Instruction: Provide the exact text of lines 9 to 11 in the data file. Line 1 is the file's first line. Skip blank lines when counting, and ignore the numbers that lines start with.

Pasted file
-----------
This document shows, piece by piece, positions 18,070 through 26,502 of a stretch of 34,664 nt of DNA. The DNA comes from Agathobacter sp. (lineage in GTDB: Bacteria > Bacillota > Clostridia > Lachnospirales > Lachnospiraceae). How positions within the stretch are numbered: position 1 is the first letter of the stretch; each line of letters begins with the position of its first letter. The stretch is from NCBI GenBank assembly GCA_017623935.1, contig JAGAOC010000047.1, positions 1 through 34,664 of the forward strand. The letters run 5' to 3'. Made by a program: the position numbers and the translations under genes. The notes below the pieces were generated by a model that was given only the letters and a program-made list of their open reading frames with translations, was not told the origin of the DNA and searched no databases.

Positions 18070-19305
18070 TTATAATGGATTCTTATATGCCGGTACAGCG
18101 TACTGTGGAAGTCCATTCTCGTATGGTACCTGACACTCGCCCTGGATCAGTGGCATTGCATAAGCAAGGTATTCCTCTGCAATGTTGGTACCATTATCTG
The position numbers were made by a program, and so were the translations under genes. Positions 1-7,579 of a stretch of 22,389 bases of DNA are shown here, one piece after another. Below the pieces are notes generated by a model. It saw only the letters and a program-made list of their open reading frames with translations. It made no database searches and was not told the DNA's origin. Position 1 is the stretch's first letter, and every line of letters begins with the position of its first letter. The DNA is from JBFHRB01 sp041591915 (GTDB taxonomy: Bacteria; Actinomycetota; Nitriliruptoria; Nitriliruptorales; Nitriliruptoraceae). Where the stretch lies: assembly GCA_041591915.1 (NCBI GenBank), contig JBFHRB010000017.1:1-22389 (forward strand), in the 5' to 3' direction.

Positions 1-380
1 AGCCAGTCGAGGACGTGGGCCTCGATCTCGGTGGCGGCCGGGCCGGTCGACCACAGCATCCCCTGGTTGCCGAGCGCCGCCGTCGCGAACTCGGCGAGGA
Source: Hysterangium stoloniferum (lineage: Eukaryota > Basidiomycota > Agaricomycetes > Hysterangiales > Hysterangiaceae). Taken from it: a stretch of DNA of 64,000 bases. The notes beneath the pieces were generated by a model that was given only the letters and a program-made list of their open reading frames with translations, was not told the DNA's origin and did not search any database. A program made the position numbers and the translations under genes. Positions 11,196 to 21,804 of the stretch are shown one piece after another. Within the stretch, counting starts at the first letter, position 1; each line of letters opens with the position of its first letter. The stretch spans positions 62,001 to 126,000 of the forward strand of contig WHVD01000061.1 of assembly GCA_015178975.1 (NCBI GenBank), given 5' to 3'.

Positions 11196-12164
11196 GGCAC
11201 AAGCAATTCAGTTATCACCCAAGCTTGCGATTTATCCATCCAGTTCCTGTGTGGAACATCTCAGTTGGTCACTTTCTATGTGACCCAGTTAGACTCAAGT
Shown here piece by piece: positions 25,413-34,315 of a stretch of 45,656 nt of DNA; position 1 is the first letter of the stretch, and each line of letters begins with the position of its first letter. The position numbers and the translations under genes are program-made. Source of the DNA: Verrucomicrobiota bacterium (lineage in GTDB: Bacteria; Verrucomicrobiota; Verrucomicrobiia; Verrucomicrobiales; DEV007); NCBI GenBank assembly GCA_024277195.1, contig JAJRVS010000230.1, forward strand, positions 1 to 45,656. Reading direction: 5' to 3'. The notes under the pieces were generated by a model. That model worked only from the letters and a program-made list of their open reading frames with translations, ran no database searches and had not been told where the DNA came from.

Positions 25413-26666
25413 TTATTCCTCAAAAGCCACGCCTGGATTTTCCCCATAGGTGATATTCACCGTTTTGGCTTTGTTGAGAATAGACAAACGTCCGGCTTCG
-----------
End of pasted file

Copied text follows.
Positions 11196-12164
11196 GGCAC
11201 AAGCAATTCAGTTATCACCCAAGCTTGCGATTTATCCATCCAGTTCCTGTGTGGAACATCTCAGTTGGTCACTTTCTATGTGACCCAGTTAGACTCAAGT